means it doesn’t apply to me anymore so- I mean, it does apply to me for the next five
years. The four main tiers of the Affordable Care
Act are bronze, silver, gold, and platinum. The better the metal, the more you pay in
monthly premiums, but also, the lower your out of pocket costs when you actually receive
care. The ACA defines these tiers by the average
coinsurance for the plan, they call this the actuarial value. For Bronze, the actuarial value is 60%, they
pay an average of 60%, and you pay 40% in coinsurance. In Platinum, you pay 10% and they pay 90%. Again, this is the average, for some services
it might be 92% while others might be 85%. At the end of the year you might find that
you actually paid 11%. The actuarial value is the only definition
for the tiers – premiums, deductibles, and MOOPs can be all over the place. There’s really no way for me to compare
a Platinum HMO to a Silver PPO or a Bronze POS. Making this another determining factor in
your overall healthcare costs. But for the sake of an example, let’s just
pick one: gold. The average monthly premium for a gold-tier
plan is $597 a month for an individual and $1252 for a family. The beauty of family plans is that it usually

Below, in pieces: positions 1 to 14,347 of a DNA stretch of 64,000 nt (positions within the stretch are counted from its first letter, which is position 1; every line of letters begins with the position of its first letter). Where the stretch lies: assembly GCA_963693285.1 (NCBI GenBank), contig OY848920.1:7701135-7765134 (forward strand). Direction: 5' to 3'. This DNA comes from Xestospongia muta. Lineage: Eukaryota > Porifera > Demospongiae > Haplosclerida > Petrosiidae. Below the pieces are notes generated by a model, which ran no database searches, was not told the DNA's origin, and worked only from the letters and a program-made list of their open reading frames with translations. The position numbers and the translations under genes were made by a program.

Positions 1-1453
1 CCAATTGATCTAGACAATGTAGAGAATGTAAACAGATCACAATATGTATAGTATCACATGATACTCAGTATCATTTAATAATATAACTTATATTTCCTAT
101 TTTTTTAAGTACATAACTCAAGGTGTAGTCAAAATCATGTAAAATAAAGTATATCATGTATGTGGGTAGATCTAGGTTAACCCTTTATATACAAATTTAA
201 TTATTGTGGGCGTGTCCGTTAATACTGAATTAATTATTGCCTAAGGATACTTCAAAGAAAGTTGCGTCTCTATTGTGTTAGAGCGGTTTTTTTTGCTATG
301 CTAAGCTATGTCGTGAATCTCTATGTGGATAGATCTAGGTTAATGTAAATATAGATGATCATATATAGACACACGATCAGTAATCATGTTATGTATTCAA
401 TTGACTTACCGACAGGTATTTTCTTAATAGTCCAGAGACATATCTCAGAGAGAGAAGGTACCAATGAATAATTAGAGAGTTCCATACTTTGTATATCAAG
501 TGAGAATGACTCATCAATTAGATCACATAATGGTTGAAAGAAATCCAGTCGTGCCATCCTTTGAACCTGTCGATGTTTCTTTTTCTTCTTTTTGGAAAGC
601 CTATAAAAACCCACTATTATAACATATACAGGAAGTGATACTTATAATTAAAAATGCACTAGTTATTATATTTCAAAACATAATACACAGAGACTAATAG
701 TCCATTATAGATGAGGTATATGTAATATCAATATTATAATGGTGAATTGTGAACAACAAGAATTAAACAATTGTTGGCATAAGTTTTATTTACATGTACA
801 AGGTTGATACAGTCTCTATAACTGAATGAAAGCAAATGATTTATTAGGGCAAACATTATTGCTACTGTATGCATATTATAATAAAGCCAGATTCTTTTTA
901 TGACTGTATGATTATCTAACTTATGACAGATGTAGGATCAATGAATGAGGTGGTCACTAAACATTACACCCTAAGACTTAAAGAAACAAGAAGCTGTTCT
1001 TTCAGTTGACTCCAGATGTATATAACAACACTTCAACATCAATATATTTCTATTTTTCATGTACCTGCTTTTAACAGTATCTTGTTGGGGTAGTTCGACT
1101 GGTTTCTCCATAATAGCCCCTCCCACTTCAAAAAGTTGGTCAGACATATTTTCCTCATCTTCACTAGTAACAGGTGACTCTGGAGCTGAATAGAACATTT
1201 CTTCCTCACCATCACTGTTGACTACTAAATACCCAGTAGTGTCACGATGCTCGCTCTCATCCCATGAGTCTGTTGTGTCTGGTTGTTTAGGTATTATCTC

costs the same whether its two people or seven. If you’re getting a gold plan through your
employer, they might be paying for some of it. If you got it through the health insurance
marketplace, healthcare.gov, you might be getting subsidies to help. But for our purposes we’re just going to
stick to the base cost. So, let’s say you need those $3000 stitches. An individual gold-plan deductible can range
from $1000 to $5000, but the average is $1320. Remember, you pay that much before insurance
even kicks in. The remaining cost is shared between you and
the insurance company at a 20-80 split, only costing you an additional $336. The average individual gold plan MOOP is $5878,
so we’re not even coming close to stage three. In the end, those $3000 stitches cost only
$1656, just over half, wow, it’s a good thing you had insurance… You forgot ab-